Hi, I want to introduce myself before I get to my question.
I'm new here and new to prop making in general. I was inspired by volpinprops and eventually found my way here. I am currently a 3rd semester (out of 10) industrial design student and I am on the final leg of my model making class. I have 5 weeks to produce a final model and I would very much like to do a prop of some kind. I talked to the professor, who is a professional model maker but for products, and he gave me the ok.
Now its just a matter of picking a subject that I can do in 5 weeks. Since this is my first prop, I'm going to try to avoid anything complex or difficult by nature (helmets). Since I am graded heavily on the quality of the finish, I want to keep it small enough to give every square surface the detail it deserves. Maybe something with the volume of a shoebox I'm guessing. But past that, I'm not really sure how to pick something that is going to be both cool and challenging, but not more than I can chew in the given time. I have some model making and shop experience, so I'm not completely starting from scratch, but I will likely have to learn the majority of the things. Here are the skills and tools at my disposal:
- Experience working with polystyerne foam (and a convenient supply of it)
- Some experience with priming, painting, and clearing using a spray gun, but no experience with imitating "wear" or other materials besides plastic/metal.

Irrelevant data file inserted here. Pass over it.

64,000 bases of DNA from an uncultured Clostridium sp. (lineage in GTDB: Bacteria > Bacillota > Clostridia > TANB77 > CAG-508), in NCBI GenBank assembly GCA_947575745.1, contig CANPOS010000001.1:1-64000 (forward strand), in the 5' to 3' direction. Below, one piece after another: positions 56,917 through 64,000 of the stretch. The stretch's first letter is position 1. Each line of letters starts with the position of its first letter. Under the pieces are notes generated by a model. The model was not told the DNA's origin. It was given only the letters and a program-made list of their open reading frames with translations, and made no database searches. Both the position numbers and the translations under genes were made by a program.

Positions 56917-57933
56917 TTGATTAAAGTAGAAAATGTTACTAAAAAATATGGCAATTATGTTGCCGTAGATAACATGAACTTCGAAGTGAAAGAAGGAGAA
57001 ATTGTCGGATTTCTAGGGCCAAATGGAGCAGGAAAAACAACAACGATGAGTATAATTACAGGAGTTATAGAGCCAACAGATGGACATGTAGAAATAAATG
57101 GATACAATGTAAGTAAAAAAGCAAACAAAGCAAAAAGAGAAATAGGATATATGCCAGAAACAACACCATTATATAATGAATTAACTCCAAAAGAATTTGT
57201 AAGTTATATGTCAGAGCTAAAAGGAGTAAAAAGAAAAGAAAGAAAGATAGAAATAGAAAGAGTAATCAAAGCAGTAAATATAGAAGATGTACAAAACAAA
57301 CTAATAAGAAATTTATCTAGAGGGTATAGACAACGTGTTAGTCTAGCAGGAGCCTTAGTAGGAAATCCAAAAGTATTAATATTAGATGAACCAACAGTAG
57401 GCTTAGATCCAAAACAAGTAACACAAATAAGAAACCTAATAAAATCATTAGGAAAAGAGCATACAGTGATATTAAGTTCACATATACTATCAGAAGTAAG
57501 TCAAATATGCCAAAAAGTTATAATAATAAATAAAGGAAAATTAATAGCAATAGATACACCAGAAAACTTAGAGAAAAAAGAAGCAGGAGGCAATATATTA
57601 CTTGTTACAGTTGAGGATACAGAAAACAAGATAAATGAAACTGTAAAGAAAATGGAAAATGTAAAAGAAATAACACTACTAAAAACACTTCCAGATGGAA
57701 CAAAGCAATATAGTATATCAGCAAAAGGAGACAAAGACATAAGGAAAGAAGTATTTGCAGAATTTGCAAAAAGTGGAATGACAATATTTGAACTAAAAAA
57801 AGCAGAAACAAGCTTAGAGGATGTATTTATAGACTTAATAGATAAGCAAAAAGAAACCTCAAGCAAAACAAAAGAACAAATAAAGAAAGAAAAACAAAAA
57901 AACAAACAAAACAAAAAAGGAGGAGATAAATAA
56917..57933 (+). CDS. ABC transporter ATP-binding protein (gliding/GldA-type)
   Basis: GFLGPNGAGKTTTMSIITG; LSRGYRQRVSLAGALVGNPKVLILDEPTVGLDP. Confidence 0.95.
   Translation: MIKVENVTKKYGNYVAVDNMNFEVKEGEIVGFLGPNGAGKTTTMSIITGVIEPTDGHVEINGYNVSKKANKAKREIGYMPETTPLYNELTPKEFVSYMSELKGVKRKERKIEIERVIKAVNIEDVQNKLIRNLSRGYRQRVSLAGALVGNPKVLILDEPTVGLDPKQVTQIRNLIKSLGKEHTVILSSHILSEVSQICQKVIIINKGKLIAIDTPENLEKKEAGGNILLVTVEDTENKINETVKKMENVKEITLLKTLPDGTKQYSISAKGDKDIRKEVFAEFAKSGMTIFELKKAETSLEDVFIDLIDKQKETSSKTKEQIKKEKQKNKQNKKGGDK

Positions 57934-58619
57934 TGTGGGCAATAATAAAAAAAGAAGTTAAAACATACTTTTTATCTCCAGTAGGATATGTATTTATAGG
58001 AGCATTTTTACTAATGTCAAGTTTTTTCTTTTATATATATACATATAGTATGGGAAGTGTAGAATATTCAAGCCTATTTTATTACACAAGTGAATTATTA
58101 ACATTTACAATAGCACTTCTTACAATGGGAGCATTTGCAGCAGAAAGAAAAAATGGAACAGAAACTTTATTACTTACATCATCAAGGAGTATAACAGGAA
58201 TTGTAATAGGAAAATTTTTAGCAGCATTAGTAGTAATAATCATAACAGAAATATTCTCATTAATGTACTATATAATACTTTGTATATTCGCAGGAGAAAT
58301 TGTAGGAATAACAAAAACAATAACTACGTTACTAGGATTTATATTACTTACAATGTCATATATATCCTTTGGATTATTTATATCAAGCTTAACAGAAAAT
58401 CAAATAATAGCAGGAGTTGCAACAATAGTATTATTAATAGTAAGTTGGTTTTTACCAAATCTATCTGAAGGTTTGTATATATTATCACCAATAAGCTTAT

- Experience with most typical shop tool, though limited experience with a mill.
- Limited experience with soldering and electrical work.
- Experience working with blueprints, autocad, profile views, etc
- One time experience with casting a mold.
- At least 10-15 hours of weekly access to a shop which also has a mill.
- Laser Cutter
- Possible rapid-prototype machine (3D printer)
- Dremel, though I just borrowed it from my friend and actually never used it.
- Autobody polyprimer, spray gun, some paints and clear
- A really experienced model maker (of products, not props)
I have my own car, a fair amount of discretionary income, and I live within driving distance to stores like lowes and hobby people. I should be able to spend about 20-30 hours a week to work on this and still get by in my other classes.
So thats basically me in a nutshell as far as prop-making goes. Sorry if its a bit long winded. I doubt anyone can quantify these things and measure it to an equally arbitrary difficulty number on a project, but I figure it gives you guys a better idea of where I'm coming from.
As for what I've been thinking about doing, I'm a big halo and I love the design of the gravity hammer. I would not be ashamed to have this hanging over my fireplace.
Would this be harder than it appears? Its hard for me to judge because everything in product is usually so simple that not much time has to be put into creating the form, and most of the time goes into the finish. With props, it seems like just as much time goes into planning, constructing, and assembling the form as it does applying the final finish.
Thanks for all your help.